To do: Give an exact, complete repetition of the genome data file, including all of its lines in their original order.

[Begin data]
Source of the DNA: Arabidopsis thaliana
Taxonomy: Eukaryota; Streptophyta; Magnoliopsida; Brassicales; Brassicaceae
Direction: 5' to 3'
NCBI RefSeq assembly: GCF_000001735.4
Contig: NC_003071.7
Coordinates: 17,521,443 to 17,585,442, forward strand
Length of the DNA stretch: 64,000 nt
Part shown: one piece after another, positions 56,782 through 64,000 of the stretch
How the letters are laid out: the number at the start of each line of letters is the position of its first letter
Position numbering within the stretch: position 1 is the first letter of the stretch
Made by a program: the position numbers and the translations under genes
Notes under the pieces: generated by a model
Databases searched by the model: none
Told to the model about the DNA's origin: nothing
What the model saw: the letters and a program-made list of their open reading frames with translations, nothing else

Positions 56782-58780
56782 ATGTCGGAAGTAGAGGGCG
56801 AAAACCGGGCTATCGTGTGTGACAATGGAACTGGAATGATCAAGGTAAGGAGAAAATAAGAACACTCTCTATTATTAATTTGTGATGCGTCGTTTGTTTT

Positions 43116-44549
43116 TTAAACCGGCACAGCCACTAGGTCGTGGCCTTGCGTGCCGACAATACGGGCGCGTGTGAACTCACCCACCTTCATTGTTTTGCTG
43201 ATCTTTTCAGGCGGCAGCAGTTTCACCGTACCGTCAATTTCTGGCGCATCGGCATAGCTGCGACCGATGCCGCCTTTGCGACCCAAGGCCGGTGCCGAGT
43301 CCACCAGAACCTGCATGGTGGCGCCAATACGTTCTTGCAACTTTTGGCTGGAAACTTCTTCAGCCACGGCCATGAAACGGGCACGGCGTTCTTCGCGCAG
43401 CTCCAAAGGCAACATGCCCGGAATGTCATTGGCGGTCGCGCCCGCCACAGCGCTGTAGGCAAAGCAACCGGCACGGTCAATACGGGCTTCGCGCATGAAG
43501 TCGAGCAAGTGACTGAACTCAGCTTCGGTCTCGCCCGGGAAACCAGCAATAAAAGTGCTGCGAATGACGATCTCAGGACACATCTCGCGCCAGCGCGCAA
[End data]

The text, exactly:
Source of the DNA: Arabidopsis thaliana
Taxonomy: Eukaryota; Streptophyta; Magnoliopsida; Brassicales; Brassicaceae
Direction: 5' to 3'
NCBI RefSeq assembly: GCF_000001735.4
Contig: NC_003071.7
Coordinates: 17,521,443 to 17,585,442, forward strand
Length of the DNA stretch: 64,000 nt
Part shown: one piece after another, positions 56,782 through 64,000 of the stretch
How the letters are laid out: the number at the start of each line of letters is the position of its first letter
Position numbering within the stretch: position 1 is the first letter of the stretch
Made by a program: the position numbers and the translations under genes
Notes under the pieces: generated by a model
Databases searched by the model: none
Told to the model about the DNA's origin: nothing
What the model saw: the letters and a program-made list of their open reading frames with translations, nothing else

Positions 56782-58780
56782 ATGTCGGAAGTAGAGGGCG
56801 AAAACCGGGCTATCGTGTGTGACAATGGAACTGGAATGATCAAGGTAAGGAGAAAATAAGAACACTCTCTATTATTAATTTGTGATGCGTCGTTTGTTTT

Positions 43116-44549
43116 TTAAACCGGCACAGCCACTAGGTCGTGGCCTTGCGTGCCGACAATACGGGCGCGTGTGAACTCACCCACCTTCATTGTTTTGCTG
43201 ATCTTTTCAGGCGGCAGCAGTTTCACCGTACCGTCAATTTCTGGCGCATCGGCATAGCTGCGACCGATGCCGCCTTTGCGACCCAAGGCCGGTGCCGAGT
43301 CCACCAGAACCTGCATGGTGGCGCCAATACGTTCTTGCAACTTTTGGCTGGAAACTTCTTCAGCCACGGCCATGAAACGGGCACGGCGTTCTTCGCGCAG
43401 CTCCAAAGGCAACATGCCCGGAATGTCATTGGCGGTCGCGCCCGCCACAGCGCTGTAGGCAAAGCAACCGGCACGGTCAATACGGGCTTCGCGCATGAAG
43501 TCGAGCAAGTGACTGAACTCAGCTTCGGTCTCGCCCGGGAAACCAGCAATAAAAGTGCTGCGAATGACGATCTCAGGACACATCTCGCGCCAGCGCGCAA